McIntosh Co. watching as high rate of COVID-19 spreads among kids
MCINTOSH COUNTY, Ga. (WTOC) - We’ve detailed how the trend among kids is playing out close to home.
Data from the Coastal Health District continues to show McIntosh County as a high transmission area. Kids between the ages of 5 to 17-years-old are majority of the positive COVID-19 cases in the county.
Dr. Lawton Davis says the virus is spreading amongst the 5-17 year old age group more than any other school age group in McIntosh County, even going on to say it is extremely high.
So let’s take a look at the numbers. According to data, as of Wednesday, McIntosh County has had 2,670 newly confirmed COVID cases per 100,000 people in the last 14 days.
Whereas 0-4 years old is 1,351, 18-22 years old is 2,504, and 23 and older is 1,315. Compare that to the case rate for 5-17 year-olds, which is 6,031. That’s almost three times higher than the county’s overall case rate.
Dr. Davis says it was smart of McIntosh County Schools to pause in-person learning for a few weeks, as the numbers and studies show students are catching the virus easily and spreading it quickly.
However, he is concerned as we enter the Labor Day weekend, saying there is the possibility of these numbers rising even higher.
“The potential is there for families and friends to get together and relax their guard. If they’re outdoors, that’s better than indoors, but still if you’re up close in person, and kids playing and crawling all over each other. The potential is there to spread the virus,” said Dr. Lawton Davis.
Dr. Davis’ concerns are greater with the school district is returning in-person after the holiday weekend and masks will not be required throughout the school day in classrooms.
Returning to school in-person
After two weeks of virtual learning, McIntosh County students will head back to the classrooms on September 7.
During this pause on in-person learning, the school system has been deep cleaning schools and buses, after a rise in COVID-19 cases.
McIntosh County Schools superintendent says face-to-face instruction is the best way to provide students the proper education. That’s why the school system has decided to bring students back into the classrooms next week, with virtual being an option for only qualified students.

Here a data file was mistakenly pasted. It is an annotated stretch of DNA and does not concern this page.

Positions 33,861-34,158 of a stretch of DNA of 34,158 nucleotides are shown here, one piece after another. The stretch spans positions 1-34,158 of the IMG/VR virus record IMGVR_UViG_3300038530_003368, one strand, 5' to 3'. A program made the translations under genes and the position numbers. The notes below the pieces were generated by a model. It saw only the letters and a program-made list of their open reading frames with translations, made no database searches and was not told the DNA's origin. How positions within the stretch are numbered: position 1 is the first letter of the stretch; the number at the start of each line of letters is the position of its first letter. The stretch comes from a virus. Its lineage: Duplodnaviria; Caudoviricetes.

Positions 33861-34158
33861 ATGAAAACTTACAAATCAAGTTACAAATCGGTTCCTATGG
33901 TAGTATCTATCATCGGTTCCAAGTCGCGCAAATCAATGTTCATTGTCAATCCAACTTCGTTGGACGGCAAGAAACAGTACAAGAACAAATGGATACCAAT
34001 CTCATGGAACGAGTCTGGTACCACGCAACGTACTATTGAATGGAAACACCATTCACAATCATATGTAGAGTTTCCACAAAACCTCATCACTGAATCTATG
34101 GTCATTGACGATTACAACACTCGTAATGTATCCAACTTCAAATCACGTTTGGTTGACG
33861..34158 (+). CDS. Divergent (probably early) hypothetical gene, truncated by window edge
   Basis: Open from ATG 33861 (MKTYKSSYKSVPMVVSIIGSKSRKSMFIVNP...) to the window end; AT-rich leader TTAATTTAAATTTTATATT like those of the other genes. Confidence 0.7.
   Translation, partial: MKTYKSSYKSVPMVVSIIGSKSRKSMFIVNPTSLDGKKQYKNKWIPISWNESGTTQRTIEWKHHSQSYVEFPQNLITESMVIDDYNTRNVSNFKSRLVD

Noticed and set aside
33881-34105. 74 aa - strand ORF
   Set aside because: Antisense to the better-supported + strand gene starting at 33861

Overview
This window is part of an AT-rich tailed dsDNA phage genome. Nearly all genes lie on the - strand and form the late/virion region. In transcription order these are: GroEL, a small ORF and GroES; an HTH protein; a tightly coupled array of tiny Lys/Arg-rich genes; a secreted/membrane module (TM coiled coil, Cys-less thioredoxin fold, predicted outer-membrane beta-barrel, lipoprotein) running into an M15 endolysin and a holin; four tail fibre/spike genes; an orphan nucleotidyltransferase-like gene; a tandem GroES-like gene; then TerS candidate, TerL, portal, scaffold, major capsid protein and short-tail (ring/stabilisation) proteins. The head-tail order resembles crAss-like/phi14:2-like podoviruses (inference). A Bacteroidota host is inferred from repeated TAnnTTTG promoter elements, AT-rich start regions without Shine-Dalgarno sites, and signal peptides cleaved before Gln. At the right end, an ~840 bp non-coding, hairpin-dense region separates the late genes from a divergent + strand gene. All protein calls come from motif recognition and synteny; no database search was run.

“The long term effects of staying home and working virtual is devastating,” said Superintendent Dr. Jim Pulos.
Any family who wants their child to learn virtually must contact their child’s school.
Dr. Jim Pulos says the child will have to meet certain criteria to be approved for virtual learning including if it’s best suited for that individual child.
“If they’re not successful during the pause, the likelihood is that they won’t be successful as we would like to see during the actual virtual experience.”
Some major changes come next week. Make sure your child has a mask with them.
“When there are large groups assembled, such as on buses and during transition times, we want our students to wear their mask. Within the classroom, the parents still have that prerogative to say I want my child to wear a mask.”
McIntosh County Academy students will now start at 7:50 a.m. and end at 2:30 p.m., alleviating the down time for students to be together.
“We want to be able to go ahead and get them started and separated into their classrooms earlier, as well as make sure we’re departing earlier and getting them home.”
Dr. Pulos showed us case numbers within the schools, which shows a downward trend of students and staff testing positive since the start of virtual learning.
The school system will continue monitoring trends at the schools and at the county level. Dr. Pulos asks families to remain patient and flexible, as changes are possible.
“If we have to pause again, we pause again, but long term virtual is really not beneficial and I think there are long term consequences.”
Dr. Pulos says data proves getting the vaccine prevents the spread of the virus, and is encouraging staff and eligible students to do so. He says the school system has even put out a survey to staff and parents to see if there’s any interest in a vaccine clinic if the district partners with the local health department.
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